- The Washington Times - Monday, June 3, 2019

Harvard professor Alan Dershowitz predicted WikiLeaks founder Julian Assange will not be extradited to the United States to face charges under the Espionage Act.

“I think the Trump administration overplayed its hand. So did the Justice Department,” Mr. Dershowitz said in an interview that aired Sunday night on AM 970 in New York.

Mr. Dershowitz said the United Kingdom won’t hand over Mr. Assange for publishing defense secrets because the case is about First Amendment free speech rights, not espionage.

“They had a very strong case for extradition when they initially accused him of trying to break into a password [protected system] and stealing materials. That’s a crime,” he said.

“But publishing materials? That’s very different. That’s The New York Times and The Washington Post,” Mr. Dershowitz continued. “And, I think, Great Britain is going to have a lot of difficulty extraditing Assange to the U.S. to face trial for merely publishing information stolen not by him, but by others.”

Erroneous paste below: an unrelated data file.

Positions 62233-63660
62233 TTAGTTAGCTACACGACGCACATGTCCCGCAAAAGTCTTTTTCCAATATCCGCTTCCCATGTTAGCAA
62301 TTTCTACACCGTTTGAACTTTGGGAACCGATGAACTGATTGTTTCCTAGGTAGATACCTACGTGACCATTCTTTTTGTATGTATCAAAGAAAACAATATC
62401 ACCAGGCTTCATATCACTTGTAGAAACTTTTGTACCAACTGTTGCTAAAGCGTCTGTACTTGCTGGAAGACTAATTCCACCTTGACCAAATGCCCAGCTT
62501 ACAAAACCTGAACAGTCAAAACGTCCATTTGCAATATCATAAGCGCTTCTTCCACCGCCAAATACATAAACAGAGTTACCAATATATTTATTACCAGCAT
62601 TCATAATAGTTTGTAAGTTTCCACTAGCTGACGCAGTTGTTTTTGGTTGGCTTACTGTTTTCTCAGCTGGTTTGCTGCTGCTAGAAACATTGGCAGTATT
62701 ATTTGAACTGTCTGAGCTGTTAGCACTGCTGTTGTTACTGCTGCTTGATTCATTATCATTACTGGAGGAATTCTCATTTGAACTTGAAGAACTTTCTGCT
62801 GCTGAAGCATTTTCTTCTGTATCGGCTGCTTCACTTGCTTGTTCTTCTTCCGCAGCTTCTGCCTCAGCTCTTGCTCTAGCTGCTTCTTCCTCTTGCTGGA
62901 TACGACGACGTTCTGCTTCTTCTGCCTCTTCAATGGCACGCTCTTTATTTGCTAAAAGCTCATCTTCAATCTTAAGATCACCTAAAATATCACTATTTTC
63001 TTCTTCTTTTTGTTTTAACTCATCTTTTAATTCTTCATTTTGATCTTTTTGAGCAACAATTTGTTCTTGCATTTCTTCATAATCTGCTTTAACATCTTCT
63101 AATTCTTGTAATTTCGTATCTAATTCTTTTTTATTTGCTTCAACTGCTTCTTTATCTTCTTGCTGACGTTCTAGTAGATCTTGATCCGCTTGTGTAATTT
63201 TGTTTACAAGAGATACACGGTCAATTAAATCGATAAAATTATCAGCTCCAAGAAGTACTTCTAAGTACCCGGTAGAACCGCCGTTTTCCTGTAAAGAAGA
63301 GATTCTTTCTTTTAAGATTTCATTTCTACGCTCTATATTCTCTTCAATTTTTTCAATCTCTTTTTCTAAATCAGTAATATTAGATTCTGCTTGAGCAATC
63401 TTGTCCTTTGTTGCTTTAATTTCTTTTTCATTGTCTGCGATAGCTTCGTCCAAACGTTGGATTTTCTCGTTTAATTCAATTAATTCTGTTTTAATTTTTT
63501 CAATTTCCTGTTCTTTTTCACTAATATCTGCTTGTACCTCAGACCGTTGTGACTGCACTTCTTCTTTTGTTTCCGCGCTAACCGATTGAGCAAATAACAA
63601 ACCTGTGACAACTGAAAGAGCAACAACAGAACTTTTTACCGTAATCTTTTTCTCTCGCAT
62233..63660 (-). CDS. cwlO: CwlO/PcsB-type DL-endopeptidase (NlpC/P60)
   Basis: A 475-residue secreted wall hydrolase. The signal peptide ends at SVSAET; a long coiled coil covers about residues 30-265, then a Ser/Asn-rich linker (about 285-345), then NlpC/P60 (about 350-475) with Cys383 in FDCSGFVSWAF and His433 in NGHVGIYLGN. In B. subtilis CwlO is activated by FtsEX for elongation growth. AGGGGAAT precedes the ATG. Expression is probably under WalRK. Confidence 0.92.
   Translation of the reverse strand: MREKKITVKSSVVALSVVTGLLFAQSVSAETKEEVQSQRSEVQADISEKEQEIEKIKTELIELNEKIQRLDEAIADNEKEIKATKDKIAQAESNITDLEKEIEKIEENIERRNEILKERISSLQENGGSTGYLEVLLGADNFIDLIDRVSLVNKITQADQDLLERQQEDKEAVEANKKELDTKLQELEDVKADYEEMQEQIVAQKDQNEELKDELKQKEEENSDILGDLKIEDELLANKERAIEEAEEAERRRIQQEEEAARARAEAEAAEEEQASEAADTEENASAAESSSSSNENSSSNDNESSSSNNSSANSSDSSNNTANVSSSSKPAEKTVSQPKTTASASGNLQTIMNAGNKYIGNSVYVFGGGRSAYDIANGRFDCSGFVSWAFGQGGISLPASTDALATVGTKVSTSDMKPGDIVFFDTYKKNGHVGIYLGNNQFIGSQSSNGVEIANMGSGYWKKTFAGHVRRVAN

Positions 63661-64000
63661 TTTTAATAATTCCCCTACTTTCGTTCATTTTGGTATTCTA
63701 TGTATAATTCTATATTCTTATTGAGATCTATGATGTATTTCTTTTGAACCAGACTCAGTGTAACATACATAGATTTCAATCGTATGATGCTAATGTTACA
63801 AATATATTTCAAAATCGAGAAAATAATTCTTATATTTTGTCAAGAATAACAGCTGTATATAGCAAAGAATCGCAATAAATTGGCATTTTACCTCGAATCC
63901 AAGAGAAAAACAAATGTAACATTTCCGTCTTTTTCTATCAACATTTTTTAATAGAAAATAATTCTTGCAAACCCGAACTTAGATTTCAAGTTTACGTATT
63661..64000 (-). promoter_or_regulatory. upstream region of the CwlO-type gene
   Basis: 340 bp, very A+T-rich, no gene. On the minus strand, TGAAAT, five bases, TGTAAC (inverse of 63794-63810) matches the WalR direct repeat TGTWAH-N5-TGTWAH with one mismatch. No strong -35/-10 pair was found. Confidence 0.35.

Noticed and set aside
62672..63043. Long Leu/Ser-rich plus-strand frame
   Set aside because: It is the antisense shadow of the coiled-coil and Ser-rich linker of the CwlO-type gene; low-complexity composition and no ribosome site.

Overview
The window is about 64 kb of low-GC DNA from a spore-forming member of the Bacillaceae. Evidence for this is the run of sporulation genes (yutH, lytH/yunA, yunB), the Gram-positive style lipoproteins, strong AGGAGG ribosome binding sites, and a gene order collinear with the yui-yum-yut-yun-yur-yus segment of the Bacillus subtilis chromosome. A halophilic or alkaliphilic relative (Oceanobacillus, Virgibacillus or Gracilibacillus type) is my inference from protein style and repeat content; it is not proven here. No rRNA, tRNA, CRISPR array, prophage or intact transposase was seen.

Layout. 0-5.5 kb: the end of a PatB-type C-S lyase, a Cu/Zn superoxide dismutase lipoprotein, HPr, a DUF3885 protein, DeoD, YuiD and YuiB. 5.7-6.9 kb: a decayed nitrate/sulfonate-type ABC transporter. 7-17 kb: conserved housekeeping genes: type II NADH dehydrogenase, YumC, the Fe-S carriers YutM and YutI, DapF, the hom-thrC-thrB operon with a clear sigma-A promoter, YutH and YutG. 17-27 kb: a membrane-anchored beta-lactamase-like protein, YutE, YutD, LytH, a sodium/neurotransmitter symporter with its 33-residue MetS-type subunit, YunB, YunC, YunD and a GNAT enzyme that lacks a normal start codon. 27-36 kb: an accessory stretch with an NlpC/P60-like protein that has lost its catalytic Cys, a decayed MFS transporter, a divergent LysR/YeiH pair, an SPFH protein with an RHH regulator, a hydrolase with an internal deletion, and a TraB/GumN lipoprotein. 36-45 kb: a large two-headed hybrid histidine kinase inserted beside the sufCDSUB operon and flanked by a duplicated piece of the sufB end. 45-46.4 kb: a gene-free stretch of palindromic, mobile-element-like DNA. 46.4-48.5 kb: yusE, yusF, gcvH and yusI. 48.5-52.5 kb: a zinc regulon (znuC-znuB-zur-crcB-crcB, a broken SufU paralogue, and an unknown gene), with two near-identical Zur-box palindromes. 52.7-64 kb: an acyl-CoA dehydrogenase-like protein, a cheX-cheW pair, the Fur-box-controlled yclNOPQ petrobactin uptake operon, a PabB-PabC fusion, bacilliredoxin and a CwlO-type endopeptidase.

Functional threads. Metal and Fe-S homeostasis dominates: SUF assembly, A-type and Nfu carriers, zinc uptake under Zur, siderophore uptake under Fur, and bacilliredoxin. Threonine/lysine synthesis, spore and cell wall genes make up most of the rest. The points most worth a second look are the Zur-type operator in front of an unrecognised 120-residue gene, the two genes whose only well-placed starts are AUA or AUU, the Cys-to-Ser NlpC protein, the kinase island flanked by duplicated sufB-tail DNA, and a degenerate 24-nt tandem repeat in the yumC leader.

Mr. Assange was arrested in April by British authorities after spending years trapped in the Ecuadorian Embassy in London to dodge sexual assault charges in Sweden.

The Justice Department last month filed a 17-count indictment against Mr. Assange accusing him of violating the Espionage Act by conspiring with former Army intelligence analyst Chelsea Manning to leak classified information.

Manning spent seven years in prison for her role in the leak.

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